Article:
The same could be said about Variety.

Brian Lowry should read Peter Bart’s column … and then he might realize why its laughable for anybody at Variety to whine about not being told the truth.

Hens Are Supposed to Lay Eggs

From the San Diego Union Tribune

Zambian man commits suicide after sex with hen

7:52 a.m. May 28, 2004

LUSAKA – A 50-year-old Zambian man has hanged himself after his wife found him having sex with a hen, police said Friday.

The woman caught him in the act when she rushed into their house to investigate a noise.

“He attempted to kill her but she managed to escape,” a police spokesman said.

The man from the town of Chongwe, about 30 miles east of Lusaka, killed himself after being admonished by other villagers. The hen was butchered after the incident.

The “Journalistic Integrity” of VARIETY

In Daily Variety, editor Peter Bart talks about the disappearance of Michael Ovitz… as if anyone misses him. But the most interesting thing about the article is what it reveals about Variety’s editorial policy.

I argued that Variety would lend him the audience that he most wanted to reach, including, no doubt, some of the people he perceived as having brought down his company. Our paper would certainly not endorse Ovitz’s charges, but we could offer him a chance to vent. The decline and fall of Michael Ovitz, after all, was a damn good news story.

Understandably, he responded that Vanity Fair offered him a vastly wider audience. Over lunch at Ago one day, I decided to try one last tactic. “Look, Mike,” I said, “you’re out of control. You’re saying some wild things.”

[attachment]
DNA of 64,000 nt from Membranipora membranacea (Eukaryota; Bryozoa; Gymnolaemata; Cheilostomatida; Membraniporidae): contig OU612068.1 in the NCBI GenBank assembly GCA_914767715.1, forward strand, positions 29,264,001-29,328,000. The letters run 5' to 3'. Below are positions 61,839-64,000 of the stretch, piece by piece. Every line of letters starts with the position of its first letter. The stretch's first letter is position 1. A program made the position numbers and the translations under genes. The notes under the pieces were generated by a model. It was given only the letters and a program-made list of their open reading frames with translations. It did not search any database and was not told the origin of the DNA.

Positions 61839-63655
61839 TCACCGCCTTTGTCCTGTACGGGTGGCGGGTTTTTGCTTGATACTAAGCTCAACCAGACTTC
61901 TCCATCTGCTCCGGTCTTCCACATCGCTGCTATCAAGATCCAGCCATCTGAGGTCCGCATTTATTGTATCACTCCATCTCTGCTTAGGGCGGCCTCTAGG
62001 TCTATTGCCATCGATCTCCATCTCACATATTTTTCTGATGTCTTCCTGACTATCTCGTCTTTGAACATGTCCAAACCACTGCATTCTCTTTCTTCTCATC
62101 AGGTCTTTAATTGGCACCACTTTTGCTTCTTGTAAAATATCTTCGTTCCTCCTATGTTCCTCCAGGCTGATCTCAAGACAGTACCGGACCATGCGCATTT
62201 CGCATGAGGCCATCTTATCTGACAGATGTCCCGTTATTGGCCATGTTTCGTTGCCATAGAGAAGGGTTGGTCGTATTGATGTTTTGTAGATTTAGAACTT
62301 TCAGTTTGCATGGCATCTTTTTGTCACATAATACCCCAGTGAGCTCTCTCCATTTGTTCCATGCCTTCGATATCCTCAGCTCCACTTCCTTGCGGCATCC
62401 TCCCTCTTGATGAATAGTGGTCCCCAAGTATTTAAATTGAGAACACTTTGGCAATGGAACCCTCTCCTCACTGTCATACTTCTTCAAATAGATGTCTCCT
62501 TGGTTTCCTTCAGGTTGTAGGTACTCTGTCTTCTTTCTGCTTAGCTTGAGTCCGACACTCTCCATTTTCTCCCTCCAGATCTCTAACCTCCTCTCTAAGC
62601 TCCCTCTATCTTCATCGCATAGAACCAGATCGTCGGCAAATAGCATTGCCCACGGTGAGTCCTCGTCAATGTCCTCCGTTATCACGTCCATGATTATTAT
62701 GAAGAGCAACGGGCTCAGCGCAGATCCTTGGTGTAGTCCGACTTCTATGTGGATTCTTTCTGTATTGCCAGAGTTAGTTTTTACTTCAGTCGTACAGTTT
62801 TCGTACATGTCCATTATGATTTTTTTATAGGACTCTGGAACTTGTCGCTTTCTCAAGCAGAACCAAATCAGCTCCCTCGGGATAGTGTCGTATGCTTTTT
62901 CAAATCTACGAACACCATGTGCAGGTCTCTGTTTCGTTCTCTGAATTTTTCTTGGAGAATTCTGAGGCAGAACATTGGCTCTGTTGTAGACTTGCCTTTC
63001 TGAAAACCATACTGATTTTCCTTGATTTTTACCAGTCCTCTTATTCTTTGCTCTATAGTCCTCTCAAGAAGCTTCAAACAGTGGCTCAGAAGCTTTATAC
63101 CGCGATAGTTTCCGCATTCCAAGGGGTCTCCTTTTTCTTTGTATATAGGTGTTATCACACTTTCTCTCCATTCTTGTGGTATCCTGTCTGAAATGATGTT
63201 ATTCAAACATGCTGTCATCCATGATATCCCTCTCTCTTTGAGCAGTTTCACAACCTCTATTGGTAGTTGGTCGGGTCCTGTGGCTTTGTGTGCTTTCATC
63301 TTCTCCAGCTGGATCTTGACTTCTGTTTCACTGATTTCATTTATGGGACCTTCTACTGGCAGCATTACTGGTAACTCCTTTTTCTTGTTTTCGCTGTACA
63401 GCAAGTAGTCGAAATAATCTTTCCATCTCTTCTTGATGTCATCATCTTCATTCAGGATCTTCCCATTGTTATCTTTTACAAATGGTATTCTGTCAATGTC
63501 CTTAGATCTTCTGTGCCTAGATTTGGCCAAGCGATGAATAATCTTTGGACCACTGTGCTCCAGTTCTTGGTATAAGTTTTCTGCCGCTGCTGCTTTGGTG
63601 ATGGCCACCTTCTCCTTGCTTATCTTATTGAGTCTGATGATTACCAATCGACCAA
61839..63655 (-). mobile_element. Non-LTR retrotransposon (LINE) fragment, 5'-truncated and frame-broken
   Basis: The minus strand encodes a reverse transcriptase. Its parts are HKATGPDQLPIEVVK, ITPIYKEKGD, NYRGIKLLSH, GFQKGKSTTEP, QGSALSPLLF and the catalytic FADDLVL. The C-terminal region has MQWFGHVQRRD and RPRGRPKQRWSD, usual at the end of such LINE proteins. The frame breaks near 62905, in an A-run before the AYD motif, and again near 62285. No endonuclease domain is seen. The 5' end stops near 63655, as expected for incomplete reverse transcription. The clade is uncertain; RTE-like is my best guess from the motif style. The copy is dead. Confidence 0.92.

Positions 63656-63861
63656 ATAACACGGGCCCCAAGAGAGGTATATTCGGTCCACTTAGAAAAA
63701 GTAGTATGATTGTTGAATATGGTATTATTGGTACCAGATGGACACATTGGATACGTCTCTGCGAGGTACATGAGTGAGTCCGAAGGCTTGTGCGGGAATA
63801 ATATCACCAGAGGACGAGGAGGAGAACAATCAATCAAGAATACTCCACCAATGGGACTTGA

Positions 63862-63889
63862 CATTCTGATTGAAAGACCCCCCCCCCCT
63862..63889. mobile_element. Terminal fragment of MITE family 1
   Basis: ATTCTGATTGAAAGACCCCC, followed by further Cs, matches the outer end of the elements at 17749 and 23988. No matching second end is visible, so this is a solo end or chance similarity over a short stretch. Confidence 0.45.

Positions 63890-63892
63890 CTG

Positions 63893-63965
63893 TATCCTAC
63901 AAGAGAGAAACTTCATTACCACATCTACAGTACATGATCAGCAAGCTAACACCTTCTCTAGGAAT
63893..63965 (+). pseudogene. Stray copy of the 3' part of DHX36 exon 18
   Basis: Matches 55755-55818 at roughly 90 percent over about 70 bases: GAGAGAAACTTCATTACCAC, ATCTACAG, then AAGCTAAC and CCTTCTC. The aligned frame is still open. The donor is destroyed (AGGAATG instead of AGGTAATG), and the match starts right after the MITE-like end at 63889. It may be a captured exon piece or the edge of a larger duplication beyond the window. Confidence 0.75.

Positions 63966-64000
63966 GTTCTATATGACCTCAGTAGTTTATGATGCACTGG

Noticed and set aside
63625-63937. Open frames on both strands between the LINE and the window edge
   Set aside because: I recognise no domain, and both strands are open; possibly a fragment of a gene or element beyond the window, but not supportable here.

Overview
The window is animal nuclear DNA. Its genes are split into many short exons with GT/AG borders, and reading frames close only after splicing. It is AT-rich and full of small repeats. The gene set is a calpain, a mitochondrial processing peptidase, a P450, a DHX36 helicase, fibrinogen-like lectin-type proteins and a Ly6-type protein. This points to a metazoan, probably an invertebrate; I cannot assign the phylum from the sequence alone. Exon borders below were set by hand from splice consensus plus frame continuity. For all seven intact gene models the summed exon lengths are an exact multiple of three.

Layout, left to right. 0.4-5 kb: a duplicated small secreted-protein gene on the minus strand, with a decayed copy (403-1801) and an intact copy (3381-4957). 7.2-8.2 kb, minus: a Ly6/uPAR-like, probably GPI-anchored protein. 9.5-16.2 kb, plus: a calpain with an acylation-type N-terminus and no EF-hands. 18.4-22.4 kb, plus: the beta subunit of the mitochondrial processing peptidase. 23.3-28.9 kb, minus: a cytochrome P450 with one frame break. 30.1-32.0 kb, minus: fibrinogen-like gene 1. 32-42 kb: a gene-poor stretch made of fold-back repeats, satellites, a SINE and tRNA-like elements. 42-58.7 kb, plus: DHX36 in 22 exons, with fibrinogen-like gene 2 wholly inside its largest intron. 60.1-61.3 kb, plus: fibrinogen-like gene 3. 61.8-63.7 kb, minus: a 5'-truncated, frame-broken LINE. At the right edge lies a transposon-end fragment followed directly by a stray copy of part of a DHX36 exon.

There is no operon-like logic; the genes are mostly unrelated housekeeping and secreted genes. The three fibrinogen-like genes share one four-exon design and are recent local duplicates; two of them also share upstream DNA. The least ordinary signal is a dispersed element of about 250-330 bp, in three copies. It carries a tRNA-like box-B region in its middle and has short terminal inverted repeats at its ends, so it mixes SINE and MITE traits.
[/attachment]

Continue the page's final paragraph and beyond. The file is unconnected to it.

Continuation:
“They’re all off the record,” he protested. “You and I have known each other a long time. I can speak freely…”

“If you say these things to Vanity Fair, they’ll kill you. If you want to do an interview in Variety, I will see to it that your direct quotes will be read back to you so you can verify their accuracy. You can’t, of course, read the article ahead of time.”

In other words, if Ovitz talked to Variety, they’d protect him, they’d make sure he wouldn’t say anything he’d regret later (how reading his quotes back to him is any different than reading him the article ahead of time is beyond me). The Ovitz-vetted article they would have written wouldn’t have been the scathing expose Vanity Fair wrote, it wouldn’t have truly depicted the “damn good news story” of Ovitz’s rise and fall. Bart would have seen to that…

A few days later I got word that he’d decided to talk to Vanity Fair. Predictably, the story contained all of the Ovitz “crazy talk” — the paranoid diatribes about the “Gay Mafia,” plus accusations against Eisner and against his lethal enemies (and former proteges) at CAA. “They wanted to kill me. If they could have taken my wife and kids, they would have…,” he ranted.